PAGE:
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Politics

Phil Matier: State’s Democrats Lose Supermajority But Keep Republicans On Sidelines

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A view of the California State Capitol in Sacramento, California. (Justin Sullivan/Getty Images)

A view of the California State Capitol in Sacramento, California. (Justin Sullivan/Getty Images)

PhilMatier01-370 Phil Matier
Whether it's politics, personalities or analysis Phil Matier is one ...
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SACRAMENTO (KCBS) — With two state senators taking leaves of absence, California Democrats have had to bid farewell to their prized supermajority in Sacramento. But what does that mean? Probably just business as usual.

State Sen. Ron Calderon (D-Montebello), who was indicted by the feds for bribery, has opted to take an indefinite leave of absence rather than be suspended. He’ll collect his $90,000 salary while he tries to organize his defense for a court case which is likely to drag out for a year or more.

Calderon will hold on to his seat in the meantime until the end of the year—when he would be out anyway.

The Democrats were hoping to keep Sen. Rod Wright (D-Inglewood), who was caught not living in his district, around until May, when the judge will make a final determination in that case. But the Republicans didn’t let that happen. He’s also taken a leave of absence and is collecting a paycheck until the end of his term.

So there ends the Democrats supermajority in the capitol.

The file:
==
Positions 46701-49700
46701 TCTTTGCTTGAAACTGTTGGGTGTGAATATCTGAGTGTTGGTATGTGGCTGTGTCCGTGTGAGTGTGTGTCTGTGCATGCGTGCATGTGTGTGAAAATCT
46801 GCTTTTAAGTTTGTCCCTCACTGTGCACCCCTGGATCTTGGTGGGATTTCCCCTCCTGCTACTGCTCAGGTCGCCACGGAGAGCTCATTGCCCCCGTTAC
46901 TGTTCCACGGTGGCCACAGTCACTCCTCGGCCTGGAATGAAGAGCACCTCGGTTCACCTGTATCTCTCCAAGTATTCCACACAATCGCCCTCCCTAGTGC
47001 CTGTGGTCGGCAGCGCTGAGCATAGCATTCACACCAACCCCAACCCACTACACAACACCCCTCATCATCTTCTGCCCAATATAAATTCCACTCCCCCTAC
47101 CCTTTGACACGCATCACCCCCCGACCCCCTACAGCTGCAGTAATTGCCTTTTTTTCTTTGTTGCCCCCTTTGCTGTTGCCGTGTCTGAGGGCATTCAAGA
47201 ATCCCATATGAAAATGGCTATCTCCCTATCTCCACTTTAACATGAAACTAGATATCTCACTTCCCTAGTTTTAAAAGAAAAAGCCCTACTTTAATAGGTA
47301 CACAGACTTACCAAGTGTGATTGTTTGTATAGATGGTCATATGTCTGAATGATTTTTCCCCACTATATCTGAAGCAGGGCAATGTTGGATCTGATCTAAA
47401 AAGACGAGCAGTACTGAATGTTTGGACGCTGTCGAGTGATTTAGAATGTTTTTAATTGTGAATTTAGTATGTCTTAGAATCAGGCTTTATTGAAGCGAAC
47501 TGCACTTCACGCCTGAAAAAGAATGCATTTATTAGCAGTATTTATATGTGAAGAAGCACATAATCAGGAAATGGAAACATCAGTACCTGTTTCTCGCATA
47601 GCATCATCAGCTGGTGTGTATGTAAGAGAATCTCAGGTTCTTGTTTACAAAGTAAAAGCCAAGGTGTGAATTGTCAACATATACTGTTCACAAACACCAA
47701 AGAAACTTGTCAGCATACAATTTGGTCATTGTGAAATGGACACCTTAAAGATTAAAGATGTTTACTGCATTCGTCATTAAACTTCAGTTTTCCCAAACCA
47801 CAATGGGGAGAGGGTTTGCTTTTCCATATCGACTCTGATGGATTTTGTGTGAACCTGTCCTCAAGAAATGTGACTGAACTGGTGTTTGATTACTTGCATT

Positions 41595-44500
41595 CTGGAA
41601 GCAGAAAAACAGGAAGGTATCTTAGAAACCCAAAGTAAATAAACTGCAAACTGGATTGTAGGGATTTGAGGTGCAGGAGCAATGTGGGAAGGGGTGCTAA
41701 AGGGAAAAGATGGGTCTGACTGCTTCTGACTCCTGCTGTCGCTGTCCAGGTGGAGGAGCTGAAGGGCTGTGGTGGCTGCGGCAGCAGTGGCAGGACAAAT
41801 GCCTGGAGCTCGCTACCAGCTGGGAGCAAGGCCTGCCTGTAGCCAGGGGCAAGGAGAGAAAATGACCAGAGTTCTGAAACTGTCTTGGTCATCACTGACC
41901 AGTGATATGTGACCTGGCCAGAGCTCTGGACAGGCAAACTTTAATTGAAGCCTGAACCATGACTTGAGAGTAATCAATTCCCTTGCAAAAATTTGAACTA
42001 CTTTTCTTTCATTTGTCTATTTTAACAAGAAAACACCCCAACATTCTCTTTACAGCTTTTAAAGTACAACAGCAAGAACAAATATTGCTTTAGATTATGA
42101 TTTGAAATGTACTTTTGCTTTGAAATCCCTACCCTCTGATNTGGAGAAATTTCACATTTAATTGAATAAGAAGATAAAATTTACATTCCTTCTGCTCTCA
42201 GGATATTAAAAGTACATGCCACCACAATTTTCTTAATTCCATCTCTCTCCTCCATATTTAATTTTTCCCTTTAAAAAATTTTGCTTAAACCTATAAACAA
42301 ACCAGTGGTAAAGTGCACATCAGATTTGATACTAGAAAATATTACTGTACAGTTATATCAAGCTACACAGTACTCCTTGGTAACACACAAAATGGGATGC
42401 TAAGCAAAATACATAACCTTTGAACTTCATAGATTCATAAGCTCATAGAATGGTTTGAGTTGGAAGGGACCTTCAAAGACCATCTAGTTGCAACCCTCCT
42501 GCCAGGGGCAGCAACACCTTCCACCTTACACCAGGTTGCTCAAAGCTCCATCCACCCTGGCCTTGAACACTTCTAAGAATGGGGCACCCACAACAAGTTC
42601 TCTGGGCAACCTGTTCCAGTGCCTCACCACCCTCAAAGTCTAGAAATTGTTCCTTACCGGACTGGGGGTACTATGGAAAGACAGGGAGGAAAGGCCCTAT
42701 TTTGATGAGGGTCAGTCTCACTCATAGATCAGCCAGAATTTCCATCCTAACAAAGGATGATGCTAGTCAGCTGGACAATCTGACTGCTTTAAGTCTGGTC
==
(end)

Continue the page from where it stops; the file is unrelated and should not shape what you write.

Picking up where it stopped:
Now while the press is trying to make something out of all this, the truth is that on the Senate floor it was never really “super” to begin with.

On any given day, there are splits with the moderate and super-liberal Democrats. The Republicans are still on the sidelines.

It’s now become difficult to get a majority because they’ve got 26 votes—they need 21 to even have a majority—and at any given time there are easily five senators at play whether it’s over politics, policy or the fact that they’re running for state-wide office with different groups competing for their attention and campaign money.

I think the big fights ahead are going to be over high-speed rail, specifically whether or not to use environmental money to fund Gov. Brown’s package. That will take some effort because, while it has the support of labor, it’s resisted by environmentalists.

Meanwhile, Senate President Pro Tem Darrell Steinberg (D-Sacramento) has put out the idea of making a deal in exchange for funding for universal pre-kindergarten program for 4-year-olds.

I think all of that is up in the air now because I’m unsure where the votes will come down if that happens.

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